Esther del Río

Esther del Río

Adtech Consultant

The future of cookies

Wednesday September 2nd, 2020
2 minutos

Who has not considered what will happen to the digital ecosystem as a result of the so-called news of the blocking of third-party cookies in browsers?

A few days ago, a Google Attribution, Measurement and Omnichannel specialist, commented the following about the digital environment and the treatment of audiences: “We have lived in the Wild West”. We can not agree more. That is why we understand that the digital market, and with it the treatment of user information, is undergoing so many changes.

First of all, it is essential to know the difference between own and third-party cookies. The 1st party cookies are those collected directly by the main server and the 3rd party cookies that are collected in the publisher’s landing but are sent to third-party servers, such as Campaign Manager or Facebook. Once the difference between the two is understood, the epicenter of the problem arises when Google communicates that in 2022 it will block third-party cookies in its Chrome browser.

The industry, directly and indirectly, is urgently demanding a change in the digital market and with it in the treatment of data. This demand translates into three main premises :

  1. Users: the user has stated that they do not want us to control them and that is why they browse incognito or even take time to download Ad Blockers.
  2. Regulation: increasingly restrictive consent laws such as GDPR, ePrivacy Directive, CCPA, IAB transparency & Consent Framework, ECJ Planet49 case, National DPAs announcements. Increasingly strict regulations on the treatment of user data and with it, the collection of cookies.
  3. Technology: as we know, ITP (Safari) and ETP (Firefox) by default block third-party cookies and as we have commented previously, Chrome adds to this construction of a more private web environment.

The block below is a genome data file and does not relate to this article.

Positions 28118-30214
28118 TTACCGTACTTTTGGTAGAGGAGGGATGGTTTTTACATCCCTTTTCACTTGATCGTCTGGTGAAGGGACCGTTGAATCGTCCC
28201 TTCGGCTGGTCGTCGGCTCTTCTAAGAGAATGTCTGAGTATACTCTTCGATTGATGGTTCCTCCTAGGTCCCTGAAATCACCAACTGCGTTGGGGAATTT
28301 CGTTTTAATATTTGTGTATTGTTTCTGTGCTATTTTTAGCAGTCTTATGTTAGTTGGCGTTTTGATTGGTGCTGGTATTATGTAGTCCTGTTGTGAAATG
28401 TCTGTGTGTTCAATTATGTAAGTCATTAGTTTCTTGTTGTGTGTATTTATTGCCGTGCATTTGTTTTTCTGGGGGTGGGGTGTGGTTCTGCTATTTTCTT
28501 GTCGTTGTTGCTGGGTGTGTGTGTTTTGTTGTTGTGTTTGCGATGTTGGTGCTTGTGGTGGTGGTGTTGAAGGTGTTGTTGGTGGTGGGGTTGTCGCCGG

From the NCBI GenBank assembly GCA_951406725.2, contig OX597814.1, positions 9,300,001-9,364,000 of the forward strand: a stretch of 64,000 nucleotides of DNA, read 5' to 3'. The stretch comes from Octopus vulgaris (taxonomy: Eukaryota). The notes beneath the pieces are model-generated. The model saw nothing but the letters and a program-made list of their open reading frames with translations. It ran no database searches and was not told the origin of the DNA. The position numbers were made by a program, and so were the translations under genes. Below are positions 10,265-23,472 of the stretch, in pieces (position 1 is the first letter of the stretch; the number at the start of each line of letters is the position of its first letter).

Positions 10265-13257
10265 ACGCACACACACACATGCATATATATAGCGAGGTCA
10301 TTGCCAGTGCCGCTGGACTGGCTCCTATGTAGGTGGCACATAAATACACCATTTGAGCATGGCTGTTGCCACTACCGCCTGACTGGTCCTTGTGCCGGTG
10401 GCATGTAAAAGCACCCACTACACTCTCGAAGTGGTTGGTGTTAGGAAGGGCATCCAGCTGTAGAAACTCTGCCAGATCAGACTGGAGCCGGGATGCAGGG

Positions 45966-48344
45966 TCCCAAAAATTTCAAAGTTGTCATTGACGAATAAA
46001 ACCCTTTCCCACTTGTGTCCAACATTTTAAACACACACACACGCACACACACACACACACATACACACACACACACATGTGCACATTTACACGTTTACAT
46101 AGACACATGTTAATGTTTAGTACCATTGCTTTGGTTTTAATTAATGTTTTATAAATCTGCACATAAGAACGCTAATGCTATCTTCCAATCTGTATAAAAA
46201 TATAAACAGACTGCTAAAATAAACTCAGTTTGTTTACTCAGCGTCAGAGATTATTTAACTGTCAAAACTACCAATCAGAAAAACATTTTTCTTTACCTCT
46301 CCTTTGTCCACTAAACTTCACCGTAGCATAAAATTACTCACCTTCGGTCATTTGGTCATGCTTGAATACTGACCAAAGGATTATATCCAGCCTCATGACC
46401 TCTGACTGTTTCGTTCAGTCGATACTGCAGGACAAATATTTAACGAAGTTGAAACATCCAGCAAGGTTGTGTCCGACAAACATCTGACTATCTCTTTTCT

Why should we care? How is it going to affect us?

This new digital ecosystem is going to require an adaptation process because it will mean a change in the way we measure the data of our business and of each client. In addition, certain functionalities of our technologies will be altered.

  1. Audiences: The collection of audiences such as tag-based audiences (Campaign Manager floodlight), frequency cap and DMP audiences will be affected. This will increase the importance of the 1st party data that each client has stored in addition to its activation.
  2. The personalization of the content of the ads will also be affected.
  3. Increase the pressure on the measurement, reporting and attribution of conversions. Reports such as the identification of unique users and overlap will be limited.
  4. The optimization strategies such as CPA or bid to maximize conversions will also be affected by lower volume cookies will experience platforms.

 

Today’s solutions

We must take into account this new digital context with limited cookies and begin to delve into possible qualified solutions that we already have at our disposal.

The Google Marketing Platform ecosystem offers us extensive advanced solutions that we are also already exploiting today.

  1. Google audiences like Affinity and In Market: Google will continue to have a broad reach of users based on their affinities and purchasing interests.
  2. Programmatic Deals through Display & Video 360: with guaranteed programmatic agreements and other types of deals such as Preferred and Private, we can reach our target audience, thanks to the segmentations offered by the different media.
  3. Offline conversions: the GMP ecosystem allows us to import offline conversions, so this solution would allow us to obtain greater visibility on the platform of our user’s behavior and make more beneficial decisions.
  4. Customer Match: creation of audiences based on the uploading of databases of our users to platforms such as Display & Video 360 and Google Ads.
  5. Ads Data Hub:  A tool that allows you to send 1st party data to BigQuery and analyze it against the campaign data. One of the objectives of this tool is to create highly qualified audiences but in groups of at least 50 users, in order to maintain the qualification of the data without losing the user’s privacy.
  6. Server to Server: in this case a server, such as the Tag Manager Server, directly receives the information from the DataLayer from the web, stores and processes this information in order to subsequently send it to Google Analytics.
  7. Finally, the disappearance of the 3rd party cookies will not affect all contexts. Neither mobile nor Smart TV will be affected, so we also recommend exploiting these other types of environments that are also booming in the current digital ecosystem.

We are aware that this new ecosystem still has many unknowns and therefore we recommend taking time to establish a solid strategy based on it. Google is said to start testing in 2020, so we have time to catch up!